post #34 of 103
Quote:
Originally Posted by desktopia View Post

"One error in the book is that Burl Smith is a hardware engineer, not a software engineer."

One error in this post is that Burrell Smith was Burrell Smith, not Burl Smith.

But what about good old Burl? HW or SW guy?
post #35 of 103
Quote:
Originally Posted by stelligent View Post

But what about good old Burl? HW or SW guy?

I think he was the poet laureate.
post #36 of 103
Quote:
Originally Posted by cvaldes1831 View Post

His wife is deeply involved in charities.

Involved, yes. Deeply? That's relative. Generally speaking, I would say she is not deeply involved. At least, not deeply.
post #37 of 103
Quote:
Originally Posted by desktopia View Post

I think he was the poet laureate.

Ahhh, software then
post #38 of 103
Quote:
Originally Posted by Galbi View Post

Great business man, horrible person.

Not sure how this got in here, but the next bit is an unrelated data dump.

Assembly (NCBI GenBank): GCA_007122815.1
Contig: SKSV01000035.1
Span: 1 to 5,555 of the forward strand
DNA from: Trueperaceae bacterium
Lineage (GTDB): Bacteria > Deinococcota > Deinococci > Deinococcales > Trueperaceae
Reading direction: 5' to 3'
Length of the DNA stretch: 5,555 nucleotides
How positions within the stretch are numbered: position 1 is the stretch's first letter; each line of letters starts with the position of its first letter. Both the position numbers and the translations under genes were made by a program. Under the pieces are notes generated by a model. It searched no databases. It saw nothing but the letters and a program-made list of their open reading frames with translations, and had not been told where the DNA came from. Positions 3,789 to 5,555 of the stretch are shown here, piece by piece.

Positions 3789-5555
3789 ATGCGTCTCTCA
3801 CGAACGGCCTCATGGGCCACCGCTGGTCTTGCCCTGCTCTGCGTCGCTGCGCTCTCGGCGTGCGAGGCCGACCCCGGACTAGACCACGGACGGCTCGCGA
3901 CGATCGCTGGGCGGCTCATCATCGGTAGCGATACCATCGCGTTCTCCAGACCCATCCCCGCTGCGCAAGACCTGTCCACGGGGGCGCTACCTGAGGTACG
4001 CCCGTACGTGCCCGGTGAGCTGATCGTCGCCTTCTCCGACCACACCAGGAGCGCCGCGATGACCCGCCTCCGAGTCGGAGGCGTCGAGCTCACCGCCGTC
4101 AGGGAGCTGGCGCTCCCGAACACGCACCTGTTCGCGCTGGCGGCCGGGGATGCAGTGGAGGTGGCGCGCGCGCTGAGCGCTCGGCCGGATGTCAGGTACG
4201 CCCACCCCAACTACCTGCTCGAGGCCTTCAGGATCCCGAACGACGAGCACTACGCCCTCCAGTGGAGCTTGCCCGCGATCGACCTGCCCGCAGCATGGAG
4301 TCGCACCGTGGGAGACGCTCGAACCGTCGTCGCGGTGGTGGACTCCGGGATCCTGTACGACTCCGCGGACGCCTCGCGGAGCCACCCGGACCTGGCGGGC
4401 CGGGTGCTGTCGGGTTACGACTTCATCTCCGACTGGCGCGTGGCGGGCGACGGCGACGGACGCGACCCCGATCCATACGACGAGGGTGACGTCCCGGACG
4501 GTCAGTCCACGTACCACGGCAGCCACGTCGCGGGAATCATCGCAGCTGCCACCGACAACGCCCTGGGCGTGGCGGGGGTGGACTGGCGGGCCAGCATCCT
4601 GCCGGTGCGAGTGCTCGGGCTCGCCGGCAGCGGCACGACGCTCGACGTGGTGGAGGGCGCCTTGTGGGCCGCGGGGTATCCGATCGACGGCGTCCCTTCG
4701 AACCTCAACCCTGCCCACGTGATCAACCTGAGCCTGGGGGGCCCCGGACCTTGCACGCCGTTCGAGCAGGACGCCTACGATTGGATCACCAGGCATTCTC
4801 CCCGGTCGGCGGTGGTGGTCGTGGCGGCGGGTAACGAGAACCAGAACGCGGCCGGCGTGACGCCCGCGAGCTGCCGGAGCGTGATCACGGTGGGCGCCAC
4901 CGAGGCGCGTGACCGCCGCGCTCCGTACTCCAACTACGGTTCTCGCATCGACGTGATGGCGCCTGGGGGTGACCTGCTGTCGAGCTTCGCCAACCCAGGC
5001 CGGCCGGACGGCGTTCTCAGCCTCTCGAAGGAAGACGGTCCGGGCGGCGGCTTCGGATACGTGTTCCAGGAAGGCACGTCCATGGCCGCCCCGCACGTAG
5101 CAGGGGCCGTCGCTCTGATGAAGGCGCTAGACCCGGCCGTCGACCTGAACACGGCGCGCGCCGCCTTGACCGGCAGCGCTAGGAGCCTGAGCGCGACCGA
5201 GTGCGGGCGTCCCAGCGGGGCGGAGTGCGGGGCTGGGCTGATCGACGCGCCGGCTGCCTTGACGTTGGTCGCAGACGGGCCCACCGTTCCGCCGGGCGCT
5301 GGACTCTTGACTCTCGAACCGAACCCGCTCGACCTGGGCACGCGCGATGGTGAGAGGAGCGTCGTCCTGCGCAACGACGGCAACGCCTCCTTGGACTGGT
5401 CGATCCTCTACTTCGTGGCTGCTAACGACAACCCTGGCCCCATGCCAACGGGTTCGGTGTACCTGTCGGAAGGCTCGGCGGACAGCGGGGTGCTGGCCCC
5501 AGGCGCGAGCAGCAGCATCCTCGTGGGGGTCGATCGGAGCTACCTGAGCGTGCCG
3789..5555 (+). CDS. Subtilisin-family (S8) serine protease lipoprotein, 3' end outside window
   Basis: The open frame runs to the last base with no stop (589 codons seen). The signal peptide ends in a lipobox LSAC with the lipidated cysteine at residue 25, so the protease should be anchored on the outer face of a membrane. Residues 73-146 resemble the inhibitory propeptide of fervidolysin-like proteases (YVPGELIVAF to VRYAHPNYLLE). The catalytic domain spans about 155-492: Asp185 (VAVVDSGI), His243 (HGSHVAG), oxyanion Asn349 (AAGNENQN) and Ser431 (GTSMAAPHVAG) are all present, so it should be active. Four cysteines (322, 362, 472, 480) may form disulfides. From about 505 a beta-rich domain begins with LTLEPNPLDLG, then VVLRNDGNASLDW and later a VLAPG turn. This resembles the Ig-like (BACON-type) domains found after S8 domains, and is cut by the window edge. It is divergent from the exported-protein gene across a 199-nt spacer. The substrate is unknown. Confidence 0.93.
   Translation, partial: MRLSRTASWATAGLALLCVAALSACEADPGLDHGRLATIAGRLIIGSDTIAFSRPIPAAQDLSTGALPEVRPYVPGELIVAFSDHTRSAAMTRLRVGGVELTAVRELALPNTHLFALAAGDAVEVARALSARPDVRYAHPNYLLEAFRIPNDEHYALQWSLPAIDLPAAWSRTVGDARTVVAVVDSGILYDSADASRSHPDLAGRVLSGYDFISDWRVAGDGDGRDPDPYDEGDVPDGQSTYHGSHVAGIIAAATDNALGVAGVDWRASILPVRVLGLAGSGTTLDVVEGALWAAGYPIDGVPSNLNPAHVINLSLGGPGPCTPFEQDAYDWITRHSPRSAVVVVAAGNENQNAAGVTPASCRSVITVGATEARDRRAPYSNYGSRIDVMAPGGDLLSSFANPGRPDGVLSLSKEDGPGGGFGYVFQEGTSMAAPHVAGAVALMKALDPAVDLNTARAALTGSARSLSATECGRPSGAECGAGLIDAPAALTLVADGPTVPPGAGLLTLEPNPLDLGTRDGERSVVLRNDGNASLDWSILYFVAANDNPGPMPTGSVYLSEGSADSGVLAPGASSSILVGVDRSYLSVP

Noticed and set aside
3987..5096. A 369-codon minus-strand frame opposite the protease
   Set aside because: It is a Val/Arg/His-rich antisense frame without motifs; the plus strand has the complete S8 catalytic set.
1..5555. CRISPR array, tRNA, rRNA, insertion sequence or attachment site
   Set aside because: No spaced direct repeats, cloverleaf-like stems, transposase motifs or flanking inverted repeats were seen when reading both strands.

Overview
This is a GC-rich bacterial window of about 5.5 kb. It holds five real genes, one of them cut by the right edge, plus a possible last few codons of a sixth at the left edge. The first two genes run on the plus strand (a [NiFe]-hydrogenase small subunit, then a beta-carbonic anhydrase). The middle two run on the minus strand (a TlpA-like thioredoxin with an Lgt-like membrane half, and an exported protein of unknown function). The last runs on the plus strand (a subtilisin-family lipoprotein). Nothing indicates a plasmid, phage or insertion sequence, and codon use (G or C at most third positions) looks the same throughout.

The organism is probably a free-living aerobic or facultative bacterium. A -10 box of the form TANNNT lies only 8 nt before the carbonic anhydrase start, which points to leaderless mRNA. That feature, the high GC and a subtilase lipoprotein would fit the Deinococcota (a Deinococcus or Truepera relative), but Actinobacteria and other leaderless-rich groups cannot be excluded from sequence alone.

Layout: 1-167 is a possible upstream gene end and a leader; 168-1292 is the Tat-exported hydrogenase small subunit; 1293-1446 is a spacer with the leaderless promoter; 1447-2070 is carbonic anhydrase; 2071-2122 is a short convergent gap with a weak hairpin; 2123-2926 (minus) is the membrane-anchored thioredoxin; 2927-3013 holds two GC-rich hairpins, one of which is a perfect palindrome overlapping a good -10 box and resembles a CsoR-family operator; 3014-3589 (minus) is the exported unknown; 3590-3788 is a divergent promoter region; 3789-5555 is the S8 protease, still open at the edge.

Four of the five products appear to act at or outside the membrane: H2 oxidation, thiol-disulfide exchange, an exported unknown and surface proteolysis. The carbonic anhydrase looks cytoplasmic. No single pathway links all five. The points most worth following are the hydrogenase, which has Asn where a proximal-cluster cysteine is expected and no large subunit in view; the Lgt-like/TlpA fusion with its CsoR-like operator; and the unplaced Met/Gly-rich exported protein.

This is the message that I got out of the book too...
No, Steve, I think its more like we both have a rich neighbor named Xerox, and you broke in to steal the TV set, and you found out I'd been there first...
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No, Steve, I think its more like we both have a rich neighbor named Xerox, and you broke in to steal the TV set, and you found out I'd been there first...
Reply
post #39 of 103
Quote:
Originally Posted by cvaldes1831 View Post

Ron Wayne left on his own a few short months after creating the corporation. He has publicly admitted it without regret or anger.

Woz left Apple on his own in 1987, again on his own volition. This was two years after Jobs was ousted from Apple. Jobs had nothing to do with Woz's departure.

Let's not forget Woz's accident. I believe it changed me intellectually (i.e. not the same engineer anymore) and philosophically.
post #40 of 103
Quote:
Originally Posted by stelligent View Post

Ahhh, software then

Right, and a little marketing.